In order to get through nursing classes, I took heavy doses of Valium to minimize my accelerating fear of being out in public. I aced my psych nursing semester as I desperately tried to diagnose my precarious mental state. Poring over the pages of my psychology textbook, I read each description of various mental disorders to see if they described my problems. Schizophrenic? No, I don't think so. Bipolar? Yeah, maybe—when I'm taking amphetamines. Psychotic? Maybe. Neurotic? Absolutely!
In this dark and troubling valley of life, I began to seek truth. Through the loving guidance of some wise people, I discovered the power of renewing my mind in a life-changing way. By replacing the lies I believed with truth over and over and over again, I began to notice that the panic attacks came less frequently. And when they did come, they were much less severe. Within one year, they were completely gone. No medicine. No therapy. Just truth overriding lies. Over time, I gained victory over my eating issues as well. I've maintained a lean, healthy body for more than thirty years. But I will never forget how it felt to be in bondage to unhealthy thinking.
The principles Ellie and I share in this chapter are the ones both of us have used to change our habits from the inside out. While your challenges may not be as dramatic as ours, the strategies to discover lasting success over the habits of your mind are the same. Whether you are overeating, overspending, or simply lacking the good habits necessary to effect positive change, this chapter and the ones that follow will empower you to take action that can change your life!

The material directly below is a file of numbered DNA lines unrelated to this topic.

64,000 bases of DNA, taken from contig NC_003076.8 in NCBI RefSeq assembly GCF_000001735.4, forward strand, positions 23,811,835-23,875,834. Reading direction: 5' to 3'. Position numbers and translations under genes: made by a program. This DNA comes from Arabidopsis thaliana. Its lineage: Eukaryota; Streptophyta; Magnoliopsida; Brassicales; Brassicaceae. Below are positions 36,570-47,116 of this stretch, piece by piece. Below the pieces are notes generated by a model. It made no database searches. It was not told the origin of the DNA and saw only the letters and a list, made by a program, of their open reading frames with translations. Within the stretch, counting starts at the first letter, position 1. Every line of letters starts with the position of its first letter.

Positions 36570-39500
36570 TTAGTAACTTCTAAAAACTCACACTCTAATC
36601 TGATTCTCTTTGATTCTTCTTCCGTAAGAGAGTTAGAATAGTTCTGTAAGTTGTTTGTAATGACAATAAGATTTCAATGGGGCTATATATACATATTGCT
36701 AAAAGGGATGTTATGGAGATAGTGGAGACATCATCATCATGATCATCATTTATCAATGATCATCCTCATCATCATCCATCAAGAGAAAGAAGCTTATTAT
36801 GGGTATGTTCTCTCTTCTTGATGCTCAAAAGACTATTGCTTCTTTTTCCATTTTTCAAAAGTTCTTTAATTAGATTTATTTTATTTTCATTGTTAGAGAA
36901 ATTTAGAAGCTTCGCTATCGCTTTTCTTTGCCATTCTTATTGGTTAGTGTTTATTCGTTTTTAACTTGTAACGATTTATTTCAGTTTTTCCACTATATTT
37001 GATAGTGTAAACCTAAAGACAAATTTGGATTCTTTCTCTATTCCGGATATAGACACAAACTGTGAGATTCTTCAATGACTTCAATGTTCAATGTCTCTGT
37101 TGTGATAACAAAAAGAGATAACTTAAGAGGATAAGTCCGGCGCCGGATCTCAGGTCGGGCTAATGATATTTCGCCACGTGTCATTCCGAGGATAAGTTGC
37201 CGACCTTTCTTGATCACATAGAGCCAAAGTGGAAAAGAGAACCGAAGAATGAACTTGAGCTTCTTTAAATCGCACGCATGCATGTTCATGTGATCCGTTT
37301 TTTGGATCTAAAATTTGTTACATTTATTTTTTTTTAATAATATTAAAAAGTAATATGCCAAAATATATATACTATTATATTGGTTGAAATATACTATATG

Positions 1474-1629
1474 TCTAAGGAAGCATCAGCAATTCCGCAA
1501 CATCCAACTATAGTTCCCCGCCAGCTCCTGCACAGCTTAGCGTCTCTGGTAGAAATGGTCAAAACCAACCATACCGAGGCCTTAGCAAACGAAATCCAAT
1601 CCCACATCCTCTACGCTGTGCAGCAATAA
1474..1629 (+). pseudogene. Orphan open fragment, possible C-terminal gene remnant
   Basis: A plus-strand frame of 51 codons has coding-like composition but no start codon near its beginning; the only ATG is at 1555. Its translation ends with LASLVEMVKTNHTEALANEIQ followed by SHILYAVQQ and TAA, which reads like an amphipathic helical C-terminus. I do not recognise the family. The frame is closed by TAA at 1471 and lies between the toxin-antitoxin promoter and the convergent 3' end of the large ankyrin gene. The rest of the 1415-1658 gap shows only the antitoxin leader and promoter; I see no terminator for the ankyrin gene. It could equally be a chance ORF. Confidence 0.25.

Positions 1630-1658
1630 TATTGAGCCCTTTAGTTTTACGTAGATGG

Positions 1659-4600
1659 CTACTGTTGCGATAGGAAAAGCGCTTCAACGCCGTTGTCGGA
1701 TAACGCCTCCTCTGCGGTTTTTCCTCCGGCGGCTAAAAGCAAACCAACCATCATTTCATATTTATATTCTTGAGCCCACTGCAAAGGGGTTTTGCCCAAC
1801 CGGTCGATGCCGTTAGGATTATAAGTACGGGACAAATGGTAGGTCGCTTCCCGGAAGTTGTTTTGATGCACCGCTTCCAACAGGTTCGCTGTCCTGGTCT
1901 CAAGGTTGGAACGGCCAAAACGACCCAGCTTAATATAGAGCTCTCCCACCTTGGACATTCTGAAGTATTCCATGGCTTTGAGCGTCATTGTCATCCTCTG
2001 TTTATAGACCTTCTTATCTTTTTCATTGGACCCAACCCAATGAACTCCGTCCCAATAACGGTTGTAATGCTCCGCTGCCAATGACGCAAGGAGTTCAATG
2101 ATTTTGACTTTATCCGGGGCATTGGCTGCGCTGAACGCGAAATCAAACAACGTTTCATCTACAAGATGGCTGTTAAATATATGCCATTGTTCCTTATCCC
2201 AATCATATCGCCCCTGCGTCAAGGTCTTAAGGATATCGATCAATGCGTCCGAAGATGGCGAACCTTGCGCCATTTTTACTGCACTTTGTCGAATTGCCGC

When I searched for my knight in shining armor, I never expected him to ride in on a jet. My knight turned out to be a pilot named Bob Kay. Time also flew around this guy. When we were dating, we'd linger over pie and coffee at our favorite restaurant. We'd get so caught up in conversation that we were often shocked to discover we'd been talking for hours. I should have clued in to the fact that time was flying when a new shift of waitresses appeared to refill our coffee cups.
When we met, I was an insurance broker making a good salary. I saved, invested, and spent money wisely. Maybe it was my confidence about finances—or maybe just true love—that caused me to overlook Bob's occasional references to "loads of debt" from his prior marriage. He was a man of solid character, which mattered a lot more to me than his finances. Plus, I was marrying into an added bonus of two beautiful stepdaughters as part of the three-for-one deal. Besides, he was a full-time engineer and a part-time pilot, making a good-enough salary, or so I thought.